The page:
To narrow down the chocolates we wanted to try, we read reviews of chocolates in Consumer Reports, polled colleagues and friends in the business, and sought advice from Mark Bitterman, owner of The Meadow. For our first review, we took into account availability and usability of online stores: For example, Kee’s Chocolates from New York City came highly recommended from colleagues and editorial publications, but isn’t available online, and our goal was to find something that is accessible to most people. Overall, we came to a well-edited list of 11 of the most highly rated samples to put in front of a panel of nine friends and food experts for a blind tasting.

Jacques Torres has every holiday cornered with bonbons and chocolate sculptures that boggle the mind, but it’s his caramelized macadamia nuts enrobed in milk chocolate — tasting something like a deconstructed candy bar — that regularly sell out. A wide range of chocolates are available online; shipping generally takes two to three days. 350 Hudson Street, New York, NY (multiple locations)
We reached out to some of the world's best makers to learn more about the chocolates they love. These aren't the kinds of confections you'll find wedged between gum and mints at the check-out counter. They are craft chocolates, known for their attention to quality and celebration of the wide range of flavors found in cocoa beans from different origins.
This box is an excellent choice for anyone who enjoys a variety of chocolate textures or simply as a perfect addition to your next party. It features milk, semisweet, bittersweet and dark chocolate pieces, meaning there is something for everyone and it’s an ideal one-stop chocolate shop for wine pairing. Everything is gluten-free and made from the highest quality artisan cocoa. The chocolates feature both a presentation and price point that really push this product over the edge and help to make it some of the best gourmet chocolate out there.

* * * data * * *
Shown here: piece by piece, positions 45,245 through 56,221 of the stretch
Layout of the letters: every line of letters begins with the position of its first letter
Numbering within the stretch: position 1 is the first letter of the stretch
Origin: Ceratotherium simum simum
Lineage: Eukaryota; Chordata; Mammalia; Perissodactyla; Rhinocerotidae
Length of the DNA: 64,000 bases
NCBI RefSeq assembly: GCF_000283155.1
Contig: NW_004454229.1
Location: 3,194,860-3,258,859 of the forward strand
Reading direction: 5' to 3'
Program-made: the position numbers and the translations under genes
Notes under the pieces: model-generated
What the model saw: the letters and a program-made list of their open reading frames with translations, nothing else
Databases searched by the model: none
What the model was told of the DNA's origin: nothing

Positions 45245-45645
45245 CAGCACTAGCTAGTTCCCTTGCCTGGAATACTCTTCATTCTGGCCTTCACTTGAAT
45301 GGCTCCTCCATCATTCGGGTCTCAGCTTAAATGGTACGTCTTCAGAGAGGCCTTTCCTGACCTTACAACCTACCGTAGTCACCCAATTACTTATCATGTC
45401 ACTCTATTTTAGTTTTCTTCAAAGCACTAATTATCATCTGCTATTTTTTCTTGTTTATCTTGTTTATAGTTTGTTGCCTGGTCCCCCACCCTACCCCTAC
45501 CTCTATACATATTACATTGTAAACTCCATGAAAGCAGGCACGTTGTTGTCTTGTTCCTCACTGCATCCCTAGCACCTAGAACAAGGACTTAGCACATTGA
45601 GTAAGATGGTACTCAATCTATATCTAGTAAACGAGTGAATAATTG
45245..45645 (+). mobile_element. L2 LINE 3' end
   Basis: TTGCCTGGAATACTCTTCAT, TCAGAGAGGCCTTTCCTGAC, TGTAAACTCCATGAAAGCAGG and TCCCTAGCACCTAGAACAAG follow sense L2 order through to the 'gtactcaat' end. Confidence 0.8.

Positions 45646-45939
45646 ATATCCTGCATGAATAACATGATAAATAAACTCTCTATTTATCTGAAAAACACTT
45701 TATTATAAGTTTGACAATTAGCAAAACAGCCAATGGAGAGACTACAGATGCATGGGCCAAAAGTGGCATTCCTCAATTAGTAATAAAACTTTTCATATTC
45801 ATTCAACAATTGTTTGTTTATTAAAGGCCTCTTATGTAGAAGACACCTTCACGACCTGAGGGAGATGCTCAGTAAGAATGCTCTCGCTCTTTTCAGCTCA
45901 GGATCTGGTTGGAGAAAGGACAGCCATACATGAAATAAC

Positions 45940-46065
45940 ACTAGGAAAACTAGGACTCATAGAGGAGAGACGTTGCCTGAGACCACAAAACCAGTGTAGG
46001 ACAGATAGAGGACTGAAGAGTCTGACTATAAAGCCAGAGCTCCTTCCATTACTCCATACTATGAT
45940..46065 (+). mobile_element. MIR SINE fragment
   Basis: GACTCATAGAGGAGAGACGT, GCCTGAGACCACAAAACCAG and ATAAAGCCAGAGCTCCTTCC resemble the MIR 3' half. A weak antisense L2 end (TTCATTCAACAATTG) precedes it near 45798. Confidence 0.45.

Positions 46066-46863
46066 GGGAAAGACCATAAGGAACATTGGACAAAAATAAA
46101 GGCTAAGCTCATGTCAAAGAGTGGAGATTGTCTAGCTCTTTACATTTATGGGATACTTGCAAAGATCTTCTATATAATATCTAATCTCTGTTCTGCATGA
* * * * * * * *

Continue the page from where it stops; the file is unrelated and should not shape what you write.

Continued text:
If you still want a classic chocolate chip cookie, the Salty Sweet version uses thin slabs of chocolate that layer throughout giving each bite the perfect dough to chocolate ratio. But don’t stop there. We loved the Oatmeal Raisin cookies (“Best I’ve ever had” said one taster), the Dark Chocolate cookies (“Deeply chocolate without being too sweet’) and the Spicy Cinnamon cookies which absolutely live up to the name. Gluten-Free and Vegan cookie options are available too, and they are just as delicious as the classic versions.
The Hershey Story Museum in downtown Hershey tells the story of Milton S. Hershey’s initial struggles with building a business before the chocolate-bar king put it all together. Visitors can browse the extensive educational displays, which feature historical photos and early advertising examples of Hershey’s chocolate products. The museum also offers a tasting bar and the Chocolate Lab, where visitors can craft a bar and learn how cocoa beans are transformed into confections. Wendy Pramik for USA TODAY

The Brownie Taste Test was around the corner, so the first thing I needed to do was to purchase the brownie mixes. I went to four stores,  ensuring that I was getting a good feel for what was readily available at grocery stores around the country. I didn’t want to get specific kinds that some people couldn’t find in their local market. I wanted to test the most popular and recognizable brands.